I know, I cannot believe it. I mean, even when I started in this industry, you know, almost 15 years ago, you know, there were only two schools at that time that offered MSN programs, only two for informatics. And you have to be careful which program you choose because you knew as a nurse, that’s one thing about nursing, nursing always has this progression of education, right? Where we, you tack on letters, alphabet soup. So you knew that there was going to be this certification coming somewhere down the line and you wanted to make sure that you went to a school that you could sit for certification afterward. So you had to make sure that you did your due diligence to make sure that your program could, that you could sit for board certification after the program. And now we have, where people just get certified as a Nurse Informaticist and they don’t even go through an MSN program anymore. You know what? I want to toss this question in there and ask you, do you really, in your years of practice, do you find that there is a difference between the certified nurse informaticist and the master’s prepared nurse informaticist?

Tanya Strong:
And there is, there is, because masters-prepared nursing informaticists, we get, those, that additional training. Whereas when nurses tried to, I have to say, jump the program and just go straight to the certification, they don’t have all the building blocks that we have as masters-prepared nurses. And, I have to say this, in my opinion anybody can take a test, okay? But it’s the information, the blocks that get you there that help the process.

TJ Southern:
Let me tell you, I agree with you 100%. Now, guys, we’re not discouraging you from getting your certification. We are really just giving you the honest truth. When you take a certification, you don’t have to go through all of the necessary steps that you have to go through as when you’re becoming or you’re going through a master’s program. You have time, you’re being baked in the oven, right? You’re learning things, you’re learning about the processes, you’re learning about how to educate. Like, you have all of these things. You even have a preceptorship at the end of your program that gives you a sneak peek into the world of informatics. When you take a, or sit just for a certification, you don’t get any of that, right? So you could really just be taking the certification blind and not really know what nursing informatics is, which PSA, many people do. They take the certification.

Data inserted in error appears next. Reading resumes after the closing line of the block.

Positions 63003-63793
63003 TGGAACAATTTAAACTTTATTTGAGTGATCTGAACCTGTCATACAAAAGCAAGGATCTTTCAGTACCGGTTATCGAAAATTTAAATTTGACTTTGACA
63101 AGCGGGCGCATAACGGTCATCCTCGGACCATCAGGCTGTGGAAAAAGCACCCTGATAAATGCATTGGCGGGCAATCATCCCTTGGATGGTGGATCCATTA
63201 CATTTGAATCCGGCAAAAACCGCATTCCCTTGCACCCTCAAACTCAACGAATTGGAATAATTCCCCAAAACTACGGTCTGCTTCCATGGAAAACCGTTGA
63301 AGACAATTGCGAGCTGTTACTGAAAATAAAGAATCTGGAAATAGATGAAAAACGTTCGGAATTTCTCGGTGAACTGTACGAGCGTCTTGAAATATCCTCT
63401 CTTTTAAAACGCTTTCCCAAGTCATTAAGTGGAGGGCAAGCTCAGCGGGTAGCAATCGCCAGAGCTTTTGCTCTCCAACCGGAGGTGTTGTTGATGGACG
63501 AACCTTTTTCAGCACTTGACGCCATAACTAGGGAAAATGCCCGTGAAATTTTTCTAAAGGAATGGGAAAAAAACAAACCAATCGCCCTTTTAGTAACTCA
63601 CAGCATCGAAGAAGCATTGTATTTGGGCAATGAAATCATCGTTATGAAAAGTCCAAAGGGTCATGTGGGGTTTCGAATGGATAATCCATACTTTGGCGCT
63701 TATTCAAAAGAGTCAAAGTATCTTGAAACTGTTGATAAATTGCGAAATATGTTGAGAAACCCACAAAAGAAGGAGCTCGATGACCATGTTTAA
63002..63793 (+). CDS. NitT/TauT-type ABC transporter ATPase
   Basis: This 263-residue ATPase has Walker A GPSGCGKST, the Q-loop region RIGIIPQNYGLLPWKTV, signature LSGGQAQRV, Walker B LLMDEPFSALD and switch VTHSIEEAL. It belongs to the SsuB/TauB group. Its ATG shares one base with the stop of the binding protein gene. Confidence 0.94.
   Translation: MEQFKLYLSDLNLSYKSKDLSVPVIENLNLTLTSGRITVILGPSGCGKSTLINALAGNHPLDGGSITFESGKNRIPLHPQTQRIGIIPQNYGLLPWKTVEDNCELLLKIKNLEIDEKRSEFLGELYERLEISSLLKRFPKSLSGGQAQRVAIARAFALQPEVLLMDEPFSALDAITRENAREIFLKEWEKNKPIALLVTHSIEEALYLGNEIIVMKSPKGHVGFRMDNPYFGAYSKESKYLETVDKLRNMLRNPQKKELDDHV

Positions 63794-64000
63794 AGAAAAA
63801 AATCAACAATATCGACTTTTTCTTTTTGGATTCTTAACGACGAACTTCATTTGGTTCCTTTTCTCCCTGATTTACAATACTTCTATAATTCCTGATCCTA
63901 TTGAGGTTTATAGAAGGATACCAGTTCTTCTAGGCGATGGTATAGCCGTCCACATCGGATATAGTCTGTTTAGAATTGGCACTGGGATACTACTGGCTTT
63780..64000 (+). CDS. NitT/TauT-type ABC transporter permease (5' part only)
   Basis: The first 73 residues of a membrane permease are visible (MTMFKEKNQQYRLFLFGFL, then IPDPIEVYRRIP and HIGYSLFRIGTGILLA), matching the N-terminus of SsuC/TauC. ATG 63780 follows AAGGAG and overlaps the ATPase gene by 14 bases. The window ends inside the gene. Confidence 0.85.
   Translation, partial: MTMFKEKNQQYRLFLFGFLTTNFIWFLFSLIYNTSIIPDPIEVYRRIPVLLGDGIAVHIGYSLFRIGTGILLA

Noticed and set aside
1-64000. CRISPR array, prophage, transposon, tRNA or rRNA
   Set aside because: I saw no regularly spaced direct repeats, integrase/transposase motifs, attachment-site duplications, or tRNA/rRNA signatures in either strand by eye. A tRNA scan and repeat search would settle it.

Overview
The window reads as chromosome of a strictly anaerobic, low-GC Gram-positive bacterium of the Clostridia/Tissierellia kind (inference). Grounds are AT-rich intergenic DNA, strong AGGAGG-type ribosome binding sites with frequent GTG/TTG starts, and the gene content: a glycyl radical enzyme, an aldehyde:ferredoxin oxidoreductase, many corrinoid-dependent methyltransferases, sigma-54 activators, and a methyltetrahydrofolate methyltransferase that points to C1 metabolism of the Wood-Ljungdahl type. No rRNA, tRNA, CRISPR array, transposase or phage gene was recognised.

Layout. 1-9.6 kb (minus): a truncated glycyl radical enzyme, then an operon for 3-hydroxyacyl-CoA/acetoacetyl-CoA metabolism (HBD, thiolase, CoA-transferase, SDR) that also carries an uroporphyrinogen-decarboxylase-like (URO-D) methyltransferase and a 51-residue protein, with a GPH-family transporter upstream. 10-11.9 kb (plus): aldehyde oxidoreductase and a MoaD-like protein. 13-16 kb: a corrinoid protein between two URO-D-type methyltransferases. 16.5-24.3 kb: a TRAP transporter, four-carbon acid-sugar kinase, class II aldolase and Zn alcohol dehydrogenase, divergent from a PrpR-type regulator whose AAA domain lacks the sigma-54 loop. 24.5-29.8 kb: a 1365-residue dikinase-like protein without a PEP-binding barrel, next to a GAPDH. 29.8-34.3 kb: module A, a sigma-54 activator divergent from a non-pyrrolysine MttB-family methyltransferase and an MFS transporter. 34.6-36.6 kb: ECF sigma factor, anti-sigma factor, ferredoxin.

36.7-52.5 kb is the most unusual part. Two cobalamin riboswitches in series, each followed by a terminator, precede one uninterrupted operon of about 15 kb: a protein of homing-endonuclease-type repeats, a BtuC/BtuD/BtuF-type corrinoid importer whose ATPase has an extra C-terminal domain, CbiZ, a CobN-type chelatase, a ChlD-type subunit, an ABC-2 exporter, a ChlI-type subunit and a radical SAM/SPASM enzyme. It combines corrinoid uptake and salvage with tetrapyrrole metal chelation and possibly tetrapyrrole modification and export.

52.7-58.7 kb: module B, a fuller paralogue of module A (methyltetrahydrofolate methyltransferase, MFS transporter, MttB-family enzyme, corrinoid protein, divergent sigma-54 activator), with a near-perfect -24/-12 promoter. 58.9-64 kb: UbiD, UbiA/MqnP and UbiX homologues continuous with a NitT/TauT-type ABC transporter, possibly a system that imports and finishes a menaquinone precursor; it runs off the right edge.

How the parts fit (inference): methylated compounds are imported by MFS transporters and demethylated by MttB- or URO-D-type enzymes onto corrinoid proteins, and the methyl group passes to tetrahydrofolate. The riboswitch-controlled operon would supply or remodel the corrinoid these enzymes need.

Tanya Strong:
I have to say, we as nurses, we’re trained to be able to jump in there and learn from that more seasoned nurse, and there are some things that I’ve seen and done that you have not seen and done, and there’s some things that you’ve seen and done that I have not seen and done. So our nursing practice is based on the knowledge that you get from your other nurses, that’s what nursing practices are based on. That’s why whenever you go into a new setting, you as a new nurse, you’re always partnered or preceptored with another nurse, a more seasoned nurse. So you won’t make the mistakes that she made or he made going into nursing, that’s the whole premise behind that. That you can learn from my mistakes. Let me say that. And without, with jumping in, taking that certification right away, I guess you can do that, but once you get that certification, you are put at a higher level. So once you start out into a practice, people expect for you to know stuff.